Confocal ratiometric imaging reveals reason for poor chromatography separations
David L. Shenkenberg
Whether you are a biologist, biochemist, physician or pharmaceutical developer, chances are that you have wanted to know the chemical composition of a sample. One of the most popular ways to make this determination is reversed-phase liquid chromatography, which separates compounds into bands for identification. However, chromatography bands can become broad and even smear together, which hinders interpretation.
Reversed-phase liquid chromatography is necessary not only for determining the composition of samples but also for separating molecules. For example, the pharmaceutical industry routinely uses chromatography to isolate drugs from unwanted products. Just as band broadening can prevent a complete understanding of sample composition, it also can prevent complete separations.
Using confocal ratiometric imaging and single-molecule spectroscopy of chromatography columns, Zhenming Zhong and M. Lei Geng from the University of Iowa in Iowa City recently discovered a source of band broadening. Geng said that they chose the combination of confocal imaging and single-molecule spectroscopy because it enables direct observation of the separation process in real time and with high spatial resolution.
In chromatography, a mobile phase pushes the sample through a stationary phase designed to interact with molecules to various degrees. Because of these interactions, the stationary phase retains some compounds for a longer time than others, so compounds become separated from each other.
The researchers studied a chromatography column that uses porous silica beads as the stationary phase. The surface of the pores is covered with a single layer of hydrocarbon chains containing 18 carbon atoms per chain (C18-silica beads). “C18-silica is the most common stationary phase used in industry and research labs today,” Geng said. In particular, the researchers used Luna beads from Phenomenex Inc. of Torrance, Calif., because they have shown outstanding performance in separations.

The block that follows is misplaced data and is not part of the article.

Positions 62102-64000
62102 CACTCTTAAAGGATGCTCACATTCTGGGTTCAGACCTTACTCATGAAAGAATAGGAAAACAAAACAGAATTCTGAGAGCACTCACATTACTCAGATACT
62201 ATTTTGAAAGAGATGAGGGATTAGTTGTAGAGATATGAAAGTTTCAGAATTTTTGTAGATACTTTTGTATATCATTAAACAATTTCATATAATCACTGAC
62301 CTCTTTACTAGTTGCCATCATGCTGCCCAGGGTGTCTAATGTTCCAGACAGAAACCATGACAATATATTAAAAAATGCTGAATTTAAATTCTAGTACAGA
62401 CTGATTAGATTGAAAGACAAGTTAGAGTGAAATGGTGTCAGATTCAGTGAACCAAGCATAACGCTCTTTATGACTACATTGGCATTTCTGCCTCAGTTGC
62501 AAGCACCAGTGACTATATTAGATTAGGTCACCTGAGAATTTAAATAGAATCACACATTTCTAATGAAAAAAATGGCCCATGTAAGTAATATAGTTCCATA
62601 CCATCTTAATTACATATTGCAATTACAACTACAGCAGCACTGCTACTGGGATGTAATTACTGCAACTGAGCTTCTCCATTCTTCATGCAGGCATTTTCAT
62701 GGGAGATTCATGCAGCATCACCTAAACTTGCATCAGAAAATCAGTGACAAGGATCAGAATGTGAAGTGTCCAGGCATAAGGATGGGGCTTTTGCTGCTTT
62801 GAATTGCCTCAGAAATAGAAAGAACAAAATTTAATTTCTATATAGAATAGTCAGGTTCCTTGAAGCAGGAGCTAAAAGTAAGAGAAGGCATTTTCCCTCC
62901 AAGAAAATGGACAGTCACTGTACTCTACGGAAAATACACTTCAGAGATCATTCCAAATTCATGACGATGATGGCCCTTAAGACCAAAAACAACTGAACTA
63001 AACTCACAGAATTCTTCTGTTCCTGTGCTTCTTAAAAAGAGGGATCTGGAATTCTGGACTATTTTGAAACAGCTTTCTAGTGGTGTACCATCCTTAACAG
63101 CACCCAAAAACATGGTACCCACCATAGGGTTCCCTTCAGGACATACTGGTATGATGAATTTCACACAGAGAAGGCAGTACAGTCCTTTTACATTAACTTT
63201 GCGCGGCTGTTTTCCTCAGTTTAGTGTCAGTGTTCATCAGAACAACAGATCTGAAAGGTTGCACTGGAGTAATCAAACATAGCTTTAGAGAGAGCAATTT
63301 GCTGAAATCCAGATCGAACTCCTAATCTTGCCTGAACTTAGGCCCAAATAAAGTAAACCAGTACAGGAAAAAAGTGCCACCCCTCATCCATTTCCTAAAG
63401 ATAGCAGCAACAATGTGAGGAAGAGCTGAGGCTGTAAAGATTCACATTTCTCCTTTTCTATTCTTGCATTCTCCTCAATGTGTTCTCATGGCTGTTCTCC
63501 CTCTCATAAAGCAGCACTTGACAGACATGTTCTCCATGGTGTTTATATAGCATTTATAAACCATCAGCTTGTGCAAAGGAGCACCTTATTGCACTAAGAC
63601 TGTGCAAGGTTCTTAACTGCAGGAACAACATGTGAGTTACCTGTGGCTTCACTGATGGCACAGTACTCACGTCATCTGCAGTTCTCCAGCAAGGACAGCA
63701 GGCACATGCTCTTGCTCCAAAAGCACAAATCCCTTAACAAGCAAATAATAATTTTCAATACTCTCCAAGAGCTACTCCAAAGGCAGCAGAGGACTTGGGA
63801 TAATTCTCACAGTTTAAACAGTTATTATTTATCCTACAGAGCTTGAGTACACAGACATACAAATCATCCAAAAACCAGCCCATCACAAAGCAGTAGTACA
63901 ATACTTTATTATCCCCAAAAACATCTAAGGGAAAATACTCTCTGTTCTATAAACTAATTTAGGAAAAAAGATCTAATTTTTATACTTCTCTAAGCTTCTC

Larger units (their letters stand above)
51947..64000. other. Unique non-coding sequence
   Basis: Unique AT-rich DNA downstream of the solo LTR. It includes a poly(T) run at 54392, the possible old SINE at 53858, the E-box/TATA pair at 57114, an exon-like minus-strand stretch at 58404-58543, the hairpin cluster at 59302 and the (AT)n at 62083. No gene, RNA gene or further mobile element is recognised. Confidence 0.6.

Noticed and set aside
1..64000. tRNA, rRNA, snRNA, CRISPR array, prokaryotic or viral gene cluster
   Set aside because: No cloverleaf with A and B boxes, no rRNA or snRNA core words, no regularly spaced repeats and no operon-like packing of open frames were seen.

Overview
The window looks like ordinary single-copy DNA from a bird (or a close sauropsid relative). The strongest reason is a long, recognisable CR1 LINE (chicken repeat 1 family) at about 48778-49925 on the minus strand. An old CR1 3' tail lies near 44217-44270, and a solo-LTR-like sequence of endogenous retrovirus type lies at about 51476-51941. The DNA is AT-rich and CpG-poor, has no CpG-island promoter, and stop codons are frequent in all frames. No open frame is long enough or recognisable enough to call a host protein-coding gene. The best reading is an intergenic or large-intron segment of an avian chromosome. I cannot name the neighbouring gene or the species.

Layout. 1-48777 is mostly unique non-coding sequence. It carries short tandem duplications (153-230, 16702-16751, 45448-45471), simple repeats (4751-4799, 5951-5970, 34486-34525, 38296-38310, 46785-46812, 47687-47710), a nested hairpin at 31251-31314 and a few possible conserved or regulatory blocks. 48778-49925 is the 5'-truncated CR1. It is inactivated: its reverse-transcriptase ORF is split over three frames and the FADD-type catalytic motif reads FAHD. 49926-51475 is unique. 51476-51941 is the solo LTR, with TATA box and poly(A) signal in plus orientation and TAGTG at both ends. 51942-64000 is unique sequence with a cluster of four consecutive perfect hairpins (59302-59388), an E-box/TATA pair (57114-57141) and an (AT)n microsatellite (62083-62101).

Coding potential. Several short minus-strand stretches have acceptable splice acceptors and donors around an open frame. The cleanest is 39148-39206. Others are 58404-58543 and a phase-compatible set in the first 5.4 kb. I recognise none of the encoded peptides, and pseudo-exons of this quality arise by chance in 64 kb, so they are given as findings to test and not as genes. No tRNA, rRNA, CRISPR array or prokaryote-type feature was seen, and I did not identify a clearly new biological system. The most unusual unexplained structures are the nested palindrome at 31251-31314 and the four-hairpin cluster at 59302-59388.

Geng also said that they believe that the results in this study are common to other brands of C18-silica columns; they are investigating the polarity of other brands as well. Because chromatography separates compounds based on their affinities to the low-polarity stationary phase, the investigators used a polarity-sensitive fluorophore, Nile red, to probe the phase.
Geng said that they needed to use a “supersensitive” setup to enable single-molecule spectroscopy (Figure 1). They employed a Nikon inverted microscope and a Melles Griot air-cooled argon-ion laser at 514.5 nm for fluorescence excitation. “The TEM00 single-mode laser is focused down to the diffraction limit to achieve the highest resolution,” Geng said. They used an X-Y piezoflexure stage to move the chromatography column, and they made Z-stacks with a piezoelectric objective stepper, both from Physik Instrumente LP of Karlsruhe, Germany. According to Geng, the high resolution of the stage movements ensured that the spatial resolution of the images was determined by optics and not by stage movement. The researchers coordinated stage movement using programs written in National Instruments’ LabView.
Figure 1. The sensitivity of the researchers’ setup enabled them to do single-molecule spectroscopy in two spectral channels on beads within chromatography columns. Images reprinted with permission of Analytical Chemistry. (MCS = multichannel scaler, APD = avalanche photodiode).